In other words, the western powers throw their weight behind leaders who support their policies. A number of African leaders have been forced to rely on foreign aid meaning that they cannot formulate any policy without consulting the donors.

Moreover, almost all projects being implemented in the African continent are controlled by western powers. Major investments are also owned by western powers since they never relinquished industries after colonialism. This leaves the sib-Saharan region to depend on foreign aid and foreign direct investment.

Political Changes

In the 1990s, civil wars were very common in the sub-Sahara region, especially in the central African region such as Congo, mainly because of the presence of warlords and the effects of the Cold War. The conflicts were organized because particularly government-funded rebels carried out crimes against humanity in large-scale.

Many states in the region are celebrating their fifth anniversary, but the nature of violence has changed because only post-election violence is witnessed. This is mainly evident in Kenya, Zimbabwe, Cameroon, Mali, Senegal, and Ivory Coast. Previously, the governments organized and funded violence, but currently the focus has been on elections.

Even the global powers were involved in committing crimes against innocent people because they supplied weapons, especially in places such as Congo whereby there are enormous resources. Currently, conflicts are mainly internal because groups fight over governmental power and authority (Fearon & Laitin 2011, p. 199).

The conflicts were mainly inter-state, but the recent conflicts are mainly intra-state whereby various groups rise up to challenge the validity of the government. Mass killings, forcible transfer of the population, and civil wars, have characterized the political systems of the sub-Saharan states. These political issues have dictated their relations with other actors.

Some political analysts observe that sub-Saharan region is the mainly affected ferocious region globally. Sub-Sahara Africa has been able to shift from civil disorder to the state of stability mainly because of the developments in the global arena.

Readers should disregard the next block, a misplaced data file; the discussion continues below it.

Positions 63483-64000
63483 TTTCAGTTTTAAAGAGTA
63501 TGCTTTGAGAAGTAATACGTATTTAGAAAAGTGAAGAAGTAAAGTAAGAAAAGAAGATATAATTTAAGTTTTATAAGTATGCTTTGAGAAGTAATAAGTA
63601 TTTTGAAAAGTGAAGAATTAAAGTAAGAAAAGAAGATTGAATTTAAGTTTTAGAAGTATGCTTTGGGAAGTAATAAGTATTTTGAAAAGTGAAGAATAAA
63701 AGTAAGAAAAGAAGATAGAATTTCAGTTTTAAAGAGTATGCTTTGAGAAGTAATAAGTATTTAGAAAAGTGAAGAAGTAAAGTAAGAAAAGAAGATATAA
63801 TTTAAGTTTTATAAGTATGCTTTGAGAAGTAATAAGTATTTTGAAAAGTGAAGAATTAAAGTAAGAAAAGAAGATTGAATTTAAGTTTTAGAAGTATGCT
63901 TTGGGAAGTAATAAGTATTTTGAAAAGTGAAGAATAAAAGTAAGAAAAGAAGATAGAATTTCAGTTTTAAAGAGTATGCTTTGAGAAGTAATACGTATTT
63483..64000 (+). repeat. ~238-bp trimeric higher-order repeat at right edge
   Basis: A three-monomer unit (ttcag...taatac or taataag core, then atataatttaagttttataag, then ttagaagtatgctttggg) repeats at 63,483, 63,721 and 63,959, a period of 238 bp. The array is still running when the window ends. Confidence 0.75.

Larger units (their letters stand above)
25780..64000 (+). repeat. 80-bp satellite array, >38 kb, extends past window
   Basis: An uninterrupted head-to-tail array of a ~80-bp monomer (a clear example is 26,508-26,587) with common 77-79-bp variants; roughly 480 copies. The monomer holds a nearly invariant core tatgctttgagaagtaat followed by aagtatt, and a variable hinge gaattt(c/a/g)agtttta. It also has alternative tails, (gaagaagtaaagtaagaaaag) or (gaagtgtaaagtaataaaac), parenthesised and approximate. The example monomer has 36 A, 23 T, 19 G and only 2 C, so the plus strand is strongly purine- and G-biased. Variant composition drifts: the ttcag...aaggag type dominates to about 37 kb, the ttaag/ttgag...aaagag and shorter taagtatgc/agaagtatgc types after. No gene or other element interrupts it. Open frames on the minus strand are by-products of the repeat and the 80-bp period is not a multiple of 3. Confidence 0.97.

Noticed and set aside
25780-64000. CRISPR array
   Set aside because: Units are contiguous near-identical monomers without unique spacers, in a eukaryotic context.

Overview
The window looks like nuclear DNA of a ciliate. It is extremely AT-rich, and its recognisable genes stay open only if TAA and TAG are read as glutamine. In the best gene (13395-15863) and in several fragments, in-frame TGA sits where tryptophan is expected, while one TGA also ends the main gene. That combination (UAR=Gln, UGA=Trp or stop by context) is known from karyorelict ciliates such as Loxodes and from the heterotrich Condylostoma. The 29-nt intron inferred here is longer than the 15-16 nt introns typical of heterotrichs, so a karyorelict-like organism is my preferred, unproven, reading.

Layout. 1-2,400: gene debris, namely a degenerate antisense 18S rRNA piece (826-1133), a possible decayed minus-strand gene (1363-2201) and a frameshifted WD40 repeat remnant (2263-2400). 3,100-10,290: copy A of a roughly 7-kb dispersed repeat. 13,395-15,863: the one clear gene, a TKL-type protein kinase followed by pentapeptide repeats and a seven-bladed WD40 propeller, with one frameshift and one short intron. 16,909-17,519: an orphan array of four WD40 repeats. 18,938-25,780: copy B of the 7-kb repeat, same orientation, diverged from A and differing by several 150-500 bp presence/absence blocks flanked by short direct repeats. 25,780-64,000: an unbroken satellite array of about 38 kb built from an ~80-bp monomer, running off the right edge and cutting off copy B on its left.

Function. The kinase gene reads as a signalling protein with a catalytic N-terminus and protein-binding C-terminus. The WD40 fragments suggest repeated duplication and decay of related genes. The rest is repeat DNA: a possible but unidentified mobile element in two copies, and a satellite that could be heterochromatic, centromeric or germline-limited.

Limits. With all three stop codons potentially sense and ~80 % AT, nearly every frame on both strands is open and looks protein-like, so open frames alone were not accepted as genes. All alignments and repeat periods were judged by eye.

Fragile countries, jagged topography, oil deposits, valuable natural resources, as well as economic differences characterize the sub-Saharan region. All these are considered a curse because they always cause conflicts. Other actors in the international system formulate policies based on these factors (Mamdani 1996, p. 29).

The activities of civil groups cannot be neglected when analyzing the changes that have taken place in the region as regards to foreign relations. The west has always worked with civil groups to put pressure on various governments to accept reforms, especially after the Cold War. In the Cold War era, the United States and the Soviet Union provided funds to insurgent groups and governments, as long as they supported the western policies.

This support was given to countries in the Horn of Africa and those found in south of sub-Saharan Africa. Illegal groups and government militias had access to weapons, technical support in terms of training, and diplomatic support (Morten 2009, p. 36). After the Cold War, the west started holding states responsible because world powers such as the US advocated for democracy.

Many militias became vulnerable to attack and others surrendered because they could no longer sustain the conflicts. The civil groups put too much pressure on governments to accept reforms and embrace democracy.

Some powerful personal rulers such as Mobutu Sese Seko of Zaire and Liberia’s Samuel Doe were vulnerable to internal and external attack because they could not maintain their armies (Autesserre 2008, p. 23). In Angola, UNITA became very weak because it relied on the west for everything, especially in terms of military support.

In the last decade, starting from the late 1990s and early 2000s, the insurgent groups could no longer receive state funding or international funding because policies were designed at the global level barring illegal acquisition of firearms and offering training to illegal groups. In some places such as Sudan, the insurgent groups were supported mainly to counter the influence of foreign illegal groups.